Speed on a budget - how Media UK hosts our website
How do we ensure that Media UK is fast and reliable?
Never serve any static files yourself
Your main website - www.mediauk.com in this case - should only be used to serve one file: the (dynamically-generated) HTML.
Stylesheets, graphics, and other things should be on a different website. Every, single, call to your main website should be returning pure HTML. View the source of Media UK's front page, and you'll see that every static file is being served from c1.muk.fm, c2.muk.fm or c3.muk.fm. These addresses, which actually point to the same place, are served by Amazon CloudFront, and go nowhere near our server infrastructure.
Why c1/c2/c3? Most browsers won't download too much at the same time from the same server. By distributing the calls over these different servers, we can fox your browser to download more at the same time, therefore your page appears faster.
Why muk.fm? We use a subdomain of muk.fm, rather than mediauk.com, to avoid every request being accompanied by a mediauk.com cookie. In Media UK's case, this cookie contains Google Analytics data and other things that we don't care about when serving static files.
Use third parties where possible
Media UK's RSS feeds are served via Feedburner, for example, to avoid extra load on our own servers. (We could serve those via muk.fm as well, but Feedburner has other benefits). This means that every call to Media UK's RSS feeds are handled by Feedburner, and not Media UK's infrastructure. RSS feeds can be significant traffic.
We use Google's Font API, and Google's cache of jQuery, since other websites do this too, and the chances of being in a user's cache is high: as well as ensuring there's no additional calls to our own server infrastructure.
Keep database queries down on your popular pages
The main content of the Media UK front page is generated from a number of fairly costly database queries. We assemble the page once every ten minutes, and currently save it as one flat object in the database. The Twitter updates on the right-hand side go one further: stored as a flat file which is simply included on the page load.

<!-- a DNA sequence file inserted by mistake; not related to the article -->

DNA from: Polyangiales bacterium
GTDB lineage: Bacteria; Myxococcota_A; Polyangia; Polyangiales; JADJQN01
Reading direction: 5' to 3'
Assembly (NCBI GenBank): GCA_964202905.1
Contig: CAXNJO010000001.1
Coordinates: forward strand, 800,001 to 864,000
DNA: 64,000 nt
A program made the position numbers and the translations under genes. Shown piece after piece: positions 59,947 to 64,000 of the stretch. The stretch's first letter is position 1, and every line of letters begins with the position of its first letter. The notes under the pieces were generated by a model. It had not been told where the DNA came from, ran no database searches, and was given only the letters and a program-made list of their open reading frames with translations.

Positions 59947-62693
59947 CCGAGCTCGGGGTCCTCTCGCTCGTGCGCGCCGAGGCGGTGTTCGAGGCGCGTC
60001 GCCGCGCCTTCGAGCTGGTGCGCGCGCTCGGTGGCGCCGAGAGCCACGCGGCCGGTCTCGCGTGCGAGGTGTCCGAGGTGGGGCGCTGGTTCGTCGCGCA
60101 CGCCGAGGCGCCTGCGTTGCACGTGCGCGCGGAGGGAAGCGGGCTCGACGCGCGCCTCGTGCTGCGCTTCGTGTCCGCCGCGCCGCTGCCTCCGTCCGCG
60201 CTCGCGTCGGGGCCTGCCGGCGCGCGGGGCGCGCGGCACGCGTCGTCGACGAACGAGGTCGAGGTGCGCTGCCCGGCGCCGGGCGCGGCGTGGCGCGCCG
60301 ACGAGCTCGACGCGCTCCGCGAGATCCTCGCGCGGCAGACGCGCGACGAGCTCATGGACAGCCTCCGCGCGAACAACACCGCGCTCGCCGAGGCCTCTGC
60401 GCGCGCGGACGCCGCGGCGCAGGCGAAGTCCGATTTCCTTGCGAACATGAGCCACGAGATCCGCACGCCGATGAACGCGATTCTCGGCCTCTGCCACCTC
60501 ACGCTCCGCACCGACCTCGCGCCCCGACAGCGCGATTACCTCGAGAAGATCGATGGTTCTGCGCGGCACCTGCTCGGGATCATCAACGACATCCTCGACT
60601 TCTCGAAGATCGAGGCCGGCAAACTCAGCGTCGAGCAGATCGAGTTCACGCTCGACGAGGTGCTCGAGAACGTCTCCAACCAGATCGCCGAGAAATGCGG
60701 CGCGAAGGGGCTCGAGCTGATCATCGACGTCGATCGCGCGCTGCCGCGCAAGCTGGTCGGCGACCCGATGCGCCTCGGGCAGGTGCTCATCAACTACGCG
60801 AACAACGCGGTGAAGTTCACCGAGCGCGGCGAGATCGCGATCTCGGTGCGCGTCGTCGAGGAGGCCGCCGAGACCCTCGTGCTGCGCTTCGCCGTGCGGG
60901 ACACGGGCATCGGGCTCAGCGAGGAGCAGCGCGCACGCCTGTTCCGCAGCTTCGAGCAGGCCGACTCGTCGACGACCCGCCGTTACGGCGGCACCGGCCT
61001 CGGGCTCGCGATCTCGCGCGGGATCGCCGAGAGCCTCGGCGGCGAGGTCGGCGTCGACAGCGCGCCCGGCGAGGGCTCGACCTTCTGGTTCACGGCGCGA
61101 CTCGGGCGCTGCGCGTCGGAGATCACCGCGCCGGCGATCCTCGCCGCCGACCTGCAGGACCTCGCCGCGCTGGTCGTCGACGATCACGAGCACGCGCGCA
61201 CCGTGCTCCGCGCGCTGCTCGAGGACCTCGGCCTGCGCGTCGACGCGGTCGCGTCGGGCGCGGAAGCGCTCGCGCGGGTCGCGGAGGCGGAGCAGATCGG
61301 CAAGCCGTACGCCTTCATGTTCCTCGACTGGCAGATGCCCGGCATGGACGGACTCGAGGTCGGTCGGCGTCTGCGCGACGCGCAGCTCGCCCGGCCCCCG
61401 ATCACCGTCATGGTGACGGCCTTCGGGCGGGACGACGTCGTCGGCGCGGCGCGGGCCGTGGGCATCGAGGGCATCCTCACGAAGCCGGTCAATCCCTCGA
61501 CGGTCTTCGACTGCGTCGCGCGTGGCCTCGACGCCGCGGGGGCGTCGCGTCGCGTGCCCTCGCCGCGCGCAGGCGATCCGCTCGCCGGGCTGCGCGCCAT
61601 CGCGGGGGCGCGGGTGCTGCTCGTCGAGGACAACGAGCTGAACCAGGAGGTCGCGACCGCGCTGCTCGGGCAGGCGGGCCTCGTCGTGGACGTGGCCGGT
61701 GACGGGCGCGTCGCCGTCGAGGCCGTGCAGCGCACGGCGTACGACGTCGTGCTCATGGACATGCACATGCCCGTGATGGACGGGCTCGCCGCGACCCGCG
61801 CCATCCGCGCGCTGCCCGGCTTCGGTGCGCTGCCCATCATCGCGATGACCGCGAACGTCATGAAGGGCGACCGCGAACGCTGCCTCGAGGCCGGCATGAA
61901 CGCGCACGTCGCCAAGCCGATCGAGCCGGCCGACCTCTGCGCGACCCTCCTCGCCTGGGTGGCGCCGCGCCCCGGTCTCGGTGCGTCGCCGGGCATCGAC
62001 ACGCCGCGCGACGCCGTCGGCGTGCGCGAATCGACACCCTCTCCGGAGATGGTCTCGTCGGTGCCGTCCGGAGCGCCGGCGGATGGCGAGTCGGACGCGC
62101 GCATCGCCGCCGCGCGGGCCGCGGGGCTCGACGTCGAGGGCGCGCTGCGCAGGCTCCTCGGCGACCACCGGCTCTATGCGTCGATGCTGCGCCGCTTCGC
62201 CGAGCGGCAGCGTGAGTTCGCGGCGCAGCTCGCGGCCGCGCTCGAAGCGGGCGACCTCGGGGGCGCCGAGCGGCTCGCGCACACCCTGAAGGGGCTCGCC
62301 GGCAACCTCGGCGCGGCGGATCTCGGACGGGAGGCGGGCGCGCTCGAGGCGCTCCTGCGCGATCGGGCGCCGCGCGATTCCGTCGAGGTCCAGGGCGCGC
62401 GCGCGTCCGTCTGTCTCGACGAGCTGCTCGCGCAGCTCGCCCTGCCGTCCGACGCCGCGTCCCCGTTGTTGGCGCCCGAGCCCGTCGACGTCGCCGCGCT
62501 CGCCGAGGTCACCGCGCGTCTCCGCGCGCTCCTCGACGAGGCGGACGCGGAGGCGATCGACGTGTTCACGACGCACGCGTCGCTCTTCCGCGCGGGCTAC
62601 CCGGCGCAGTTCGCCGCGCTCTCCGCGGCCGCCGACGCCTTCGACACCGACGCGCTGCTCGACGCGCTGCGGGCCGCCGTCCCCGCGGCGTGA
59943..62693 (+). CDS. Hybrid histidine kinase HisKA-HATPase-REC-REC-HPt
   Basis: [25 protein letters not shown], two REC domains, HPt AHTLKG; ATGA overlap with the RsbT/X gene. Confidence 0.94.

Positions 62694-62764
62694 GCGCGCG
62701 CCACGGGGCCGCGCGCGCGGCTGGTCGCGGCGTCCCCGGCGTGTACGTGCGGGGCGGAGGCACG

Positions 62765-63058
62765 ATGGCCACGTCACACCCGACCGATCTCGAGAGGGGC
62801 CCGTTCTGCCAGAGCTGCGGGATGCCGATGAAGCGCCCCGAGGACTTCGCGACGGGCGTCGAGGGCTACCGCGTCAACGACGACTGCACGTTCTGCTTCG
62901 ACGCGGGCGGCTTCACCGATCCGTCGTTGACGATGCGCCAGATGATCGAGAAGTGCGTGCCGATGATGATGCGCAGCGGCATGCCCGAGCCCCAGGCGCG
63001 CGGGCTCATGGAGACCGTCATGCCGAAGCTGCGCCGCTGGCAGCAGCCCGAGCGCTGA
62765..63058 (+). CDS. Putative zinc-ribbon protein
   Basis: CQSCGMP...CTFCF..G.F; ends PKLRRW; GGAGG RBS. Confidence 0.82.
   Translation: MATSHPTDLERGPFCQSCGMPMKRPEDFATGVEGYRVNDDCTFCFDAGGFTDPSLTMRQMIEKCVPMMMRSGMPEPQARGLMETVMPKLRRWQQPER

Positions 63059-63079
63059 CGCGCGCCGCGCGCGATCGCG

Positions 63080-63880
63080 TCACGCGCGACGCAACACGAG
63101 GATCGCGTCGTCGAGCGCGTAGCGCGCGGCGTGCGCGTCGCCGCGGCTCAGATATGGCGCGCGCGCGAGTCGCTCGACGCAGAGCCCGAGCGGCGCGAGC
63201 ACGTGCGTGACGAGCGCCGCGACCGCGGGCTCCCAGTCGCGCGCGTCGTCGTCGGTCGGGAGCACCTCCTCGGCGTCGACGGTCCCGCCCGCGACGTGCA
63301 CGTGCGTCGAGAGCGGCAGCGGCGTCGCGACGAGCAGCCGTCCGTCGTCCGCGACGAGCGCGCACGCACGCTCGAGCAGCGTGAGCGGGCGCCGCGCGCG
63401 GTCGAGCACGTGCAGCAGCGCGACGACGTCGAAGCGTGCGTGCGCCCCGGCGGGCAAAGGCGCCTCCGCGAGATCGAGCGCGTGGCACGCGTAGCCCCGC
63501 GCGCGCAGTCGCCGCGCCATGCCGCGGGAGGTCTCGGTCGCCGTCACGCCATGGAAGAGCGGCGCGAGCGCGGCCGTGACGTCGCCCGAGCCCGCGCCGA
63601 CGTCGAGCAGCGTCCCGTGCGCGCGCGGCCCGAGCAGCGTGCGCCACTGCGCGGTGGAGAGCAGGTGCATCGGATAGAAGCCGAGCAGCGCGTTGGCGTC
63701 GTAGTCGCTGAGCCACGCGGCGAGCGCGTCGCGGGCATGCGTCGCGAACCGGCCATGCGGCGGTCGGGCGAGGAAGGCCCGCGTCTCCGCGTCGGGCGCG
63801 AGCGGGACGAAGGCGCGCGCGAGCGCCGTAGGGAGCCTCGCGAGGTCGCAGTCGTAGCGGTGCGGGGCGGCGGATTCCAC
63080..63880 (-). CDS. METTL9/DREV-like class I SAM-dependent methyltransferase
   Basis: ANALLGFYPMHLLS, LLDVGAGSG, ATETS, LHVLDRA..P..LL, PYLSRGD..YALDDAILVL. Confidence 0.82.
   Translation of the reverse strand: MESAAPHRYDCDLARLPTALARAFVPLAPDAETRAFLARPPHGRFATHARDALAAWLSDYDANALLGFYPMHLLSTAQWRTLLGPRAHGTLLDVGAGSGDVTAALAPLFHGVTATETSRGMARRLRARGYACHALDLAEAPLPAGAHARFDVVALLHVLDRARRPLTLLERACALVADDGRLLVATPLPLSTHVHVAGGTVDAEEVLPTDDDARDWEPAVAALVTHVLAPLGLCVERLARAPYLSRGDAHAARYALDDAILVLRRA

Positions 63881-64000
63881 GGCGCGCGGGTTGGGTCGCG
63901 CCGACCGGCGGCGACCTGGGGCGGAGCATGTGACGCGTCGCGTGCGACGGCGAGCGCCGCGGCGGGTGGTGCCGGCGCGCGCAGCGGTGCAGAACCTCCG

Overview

Use the power of caching
Your browser will store information automatically, and not bother to request all of it every single time. When loading the Media UK front page, many of the items - the CSS file, the magnifying glass for the search box, the logo - won't have changed, so the browser simply checks they haven't changed and doesn't bother downloading anything further. Requesting the front page today at 6.11pm, the logo, for example, says it was last modified yesterday at 11.00am - so my browser has done nothing more than check this and then use the local version of the logo that already exists.
Media UK also instructs your browser - or your ISP - to cache the entire web-page for 60 seconds. This is useful in corporate situations where three or four users might use the website at the same time.
We also local caching ourselves for Facebook signin information. On logging in, we copy your Facebook information to our local database, rather than request it on every pageload. This significantly speeds up page load times.
Media UK could be faster: particularly with directory pages, which are complex and comparatively slow. It's certainly a work in progress. But we hope that the way we've authored the site means that we can cope with heavy increases in traffic: which sometimes happen just when you don't expect it.
James Cridland is the Managing Director of Media UK, and a radio futurologist: a consultant, writer and public speaker who concentrates on the effect that new platforms and technology are having on the radio business.
E-mail James Cridland | Visit James Cridland's website